From young, my sisters who went to a Methodist church brought me with them. However as a very naughty boy, I skipped Sunday Classes and ended up missing services too as I simply didn’t believe much in the faith. Even when I attended church, it would be because I was largely forced to, which made me even unhappier. I still believed in God but didn’t pray or read the Bible.
When I reached my secondary school years, I discovered something incredible: no one forced me to be a Christian. So I stopped attending church and even developed a strong dislike for Christianity.
At that time, I focused only on my friends and social life, neglecting anything spiritual. Although all that was a lot of fun to me, I felt a "God-shaped" hole within and rarely felt fulfilled or happy. This emptiness prodded me to open my mind to the value of faith. I knew I wanted to follow Jesus, but I wasn’t exactly sure where or how I would do it.
In my third year at Polytechnic, a close friend brought me to a Charismatic Church when I told him I was a free thinker. However after the sessions, I just felt that something is missing.
Things at home started to fall apart sometime around 2006, especially with my dad who died that year. I was totally depressed. Work and school didn’t go well as I kept thinking about him. I felt I was blamed for everything even though I tried to get back on track with my life. Oddly enough, during this time, I went to a Catholic Mass.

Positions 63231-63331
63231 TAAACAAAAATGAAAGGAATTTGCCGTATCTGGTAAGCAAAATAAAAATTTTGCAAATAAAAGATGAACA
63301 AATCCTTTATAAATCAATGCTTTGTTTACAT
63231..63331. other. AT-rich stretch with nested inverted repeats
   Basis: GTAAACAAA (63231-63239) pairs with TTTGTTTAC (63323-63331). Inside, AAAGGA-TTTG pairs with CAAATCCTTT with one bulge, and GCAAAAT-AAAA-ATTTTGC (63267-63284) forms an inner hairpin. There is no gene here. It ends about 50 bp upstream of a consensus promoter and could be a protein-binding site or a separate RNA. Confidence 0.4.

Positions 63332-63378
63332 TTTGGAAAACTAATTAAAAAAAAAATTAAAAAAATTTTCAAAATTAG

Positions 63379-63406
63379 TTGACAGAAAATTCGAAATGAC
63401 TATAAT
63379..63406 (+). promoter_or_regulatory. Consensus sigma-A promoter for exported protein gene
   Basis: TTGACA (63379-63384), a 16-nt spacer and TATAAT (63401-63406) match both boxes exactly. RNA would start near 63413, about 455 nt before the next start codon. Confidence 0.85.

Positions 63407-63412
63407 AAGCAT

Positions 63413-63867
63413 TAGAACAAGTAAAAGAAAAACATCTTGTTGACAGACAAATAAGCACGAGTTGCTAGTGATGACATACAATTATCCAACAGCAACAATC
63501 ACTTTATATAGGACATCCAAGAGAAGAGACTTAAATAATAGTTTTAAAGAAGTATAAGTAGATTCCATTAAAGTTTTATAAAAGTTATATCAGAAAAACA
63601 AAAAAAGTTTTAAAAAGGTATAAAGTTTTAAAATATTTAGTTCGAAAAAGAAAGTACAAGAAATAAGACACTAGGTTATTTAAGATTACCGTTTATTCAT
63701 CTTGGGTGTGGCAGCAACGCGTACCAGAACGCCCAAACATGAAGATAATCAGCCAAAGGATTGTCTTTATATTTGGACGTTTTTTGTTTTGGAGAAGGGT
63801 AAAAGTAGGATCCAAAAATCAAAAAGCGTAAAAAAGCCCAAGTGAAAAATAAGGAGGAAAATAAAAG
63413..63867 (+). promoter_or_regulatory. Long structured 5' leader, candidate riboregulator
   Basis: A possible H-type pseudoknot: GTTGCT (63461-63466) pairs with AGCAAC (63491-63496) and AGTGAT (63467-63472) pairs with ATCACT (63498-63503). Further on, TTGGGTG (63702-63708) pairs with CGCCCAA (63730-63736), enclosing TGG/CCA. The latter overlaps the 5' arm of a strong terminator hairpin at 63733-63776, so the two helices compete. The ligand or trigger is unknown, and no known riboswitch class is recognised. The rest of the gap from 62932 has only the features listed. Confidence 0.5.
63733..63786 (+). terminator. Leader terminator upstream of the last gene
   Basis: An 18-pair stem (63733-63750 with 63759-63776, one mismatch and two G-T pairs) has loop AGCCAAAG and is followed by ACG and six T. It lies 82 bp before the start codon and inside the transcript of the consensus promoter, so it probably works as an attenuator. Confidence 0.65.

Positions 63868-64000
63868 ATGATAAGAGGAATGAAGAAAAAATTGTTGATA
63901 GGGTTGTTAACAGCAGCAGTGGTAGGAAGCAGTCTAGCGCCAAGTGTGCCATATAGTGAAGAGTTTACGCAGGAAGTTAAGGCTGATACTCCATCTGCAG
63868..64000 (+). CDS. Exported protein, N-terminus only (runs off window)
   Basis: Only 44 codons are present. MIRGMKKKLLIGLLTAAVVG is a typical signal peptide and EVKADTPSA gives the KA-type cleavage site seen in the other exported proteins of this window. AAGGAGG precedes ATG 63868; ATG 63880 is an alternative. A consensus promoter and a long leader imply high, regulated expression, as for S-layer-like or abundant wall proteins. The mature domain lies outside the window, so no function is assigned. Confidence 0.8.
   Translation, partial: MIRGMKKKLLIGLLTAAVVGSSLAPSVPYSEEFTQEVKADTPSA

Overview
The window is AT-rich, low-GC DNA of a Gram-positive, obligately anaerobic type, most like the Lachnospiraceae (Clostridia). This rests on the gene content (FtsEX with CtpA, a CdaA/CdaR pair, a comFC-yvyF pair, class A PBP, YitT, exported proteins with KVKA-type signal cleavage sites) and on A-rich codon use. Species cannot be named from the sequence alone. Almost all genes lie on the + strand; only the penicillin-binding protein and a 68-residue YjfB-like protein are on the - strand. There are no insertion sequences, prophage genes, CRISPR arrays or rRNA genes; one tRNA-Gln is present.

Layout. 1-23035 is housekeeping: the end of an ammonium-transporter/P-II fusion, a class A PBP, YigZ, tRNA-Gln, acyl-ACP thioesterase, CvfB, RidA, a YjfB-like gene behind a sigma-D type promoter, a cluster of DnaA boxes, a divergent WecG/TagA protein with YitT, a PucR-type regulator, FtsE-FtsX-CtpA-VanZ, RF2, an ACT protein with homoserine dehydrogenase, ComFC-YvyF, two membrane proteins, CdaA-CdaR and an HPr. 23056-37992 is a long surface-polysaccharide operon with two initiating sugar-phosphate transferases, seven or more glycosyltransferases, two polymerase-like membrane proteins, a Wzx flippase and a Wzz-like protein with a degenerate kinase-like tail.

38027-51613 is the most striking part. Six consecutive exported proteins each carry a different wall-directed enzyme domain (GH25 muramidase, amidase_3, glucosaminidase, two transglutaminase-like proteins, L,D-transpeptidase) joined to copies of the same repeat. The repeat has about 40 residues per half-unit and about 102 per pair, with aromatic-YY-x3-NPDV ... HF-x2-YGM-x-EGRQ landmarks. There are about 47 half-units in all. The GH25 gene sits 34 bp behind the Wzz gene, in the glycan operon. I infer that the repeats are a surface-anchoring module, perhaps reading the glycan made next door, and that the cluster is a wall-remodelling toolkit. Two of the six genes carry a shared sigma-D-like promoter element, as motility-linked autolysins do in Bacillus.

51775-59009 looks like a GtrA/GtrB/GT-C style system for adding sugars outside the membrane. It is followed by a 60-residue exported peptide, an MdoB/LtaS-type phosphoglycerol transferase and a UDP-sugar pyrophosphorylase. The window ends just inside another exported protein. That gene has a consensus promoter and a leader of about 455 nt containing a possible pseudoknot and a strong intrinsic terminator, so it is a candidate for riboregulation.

To this day, I can’t think of any rational reason that compelled me, who had never been to a Catholic service before (outside of a wedding), to attend a Mass. I believe it was the Holy Spirit nudging me, however gently, towards the Catholic Church.
And this is how I got into RCIA at Church of St. Stephen. I found that Catholic theology was spiritually and theologically satisfying. I went through an entire year to learn in RCIA with a very understanding Parish Priest, Catechists and Sponsors. The Catholic faith is not always easy, but that is one of the things that attracted me to it. My spiritual life no longer requires self-regulation, but I am accountable to God and the Church in confession. Rather than being a burden, it is freeing to know that I’m forgiven and on the path (however long) towards holiness. For the first time I’m tackling habitual sins and I’m not doing it alone, but have the prayers of Mary, the Saints, the Sacraments, the Apostles, and the time-tested prayers of the Church.n
Theodore Yam, 26,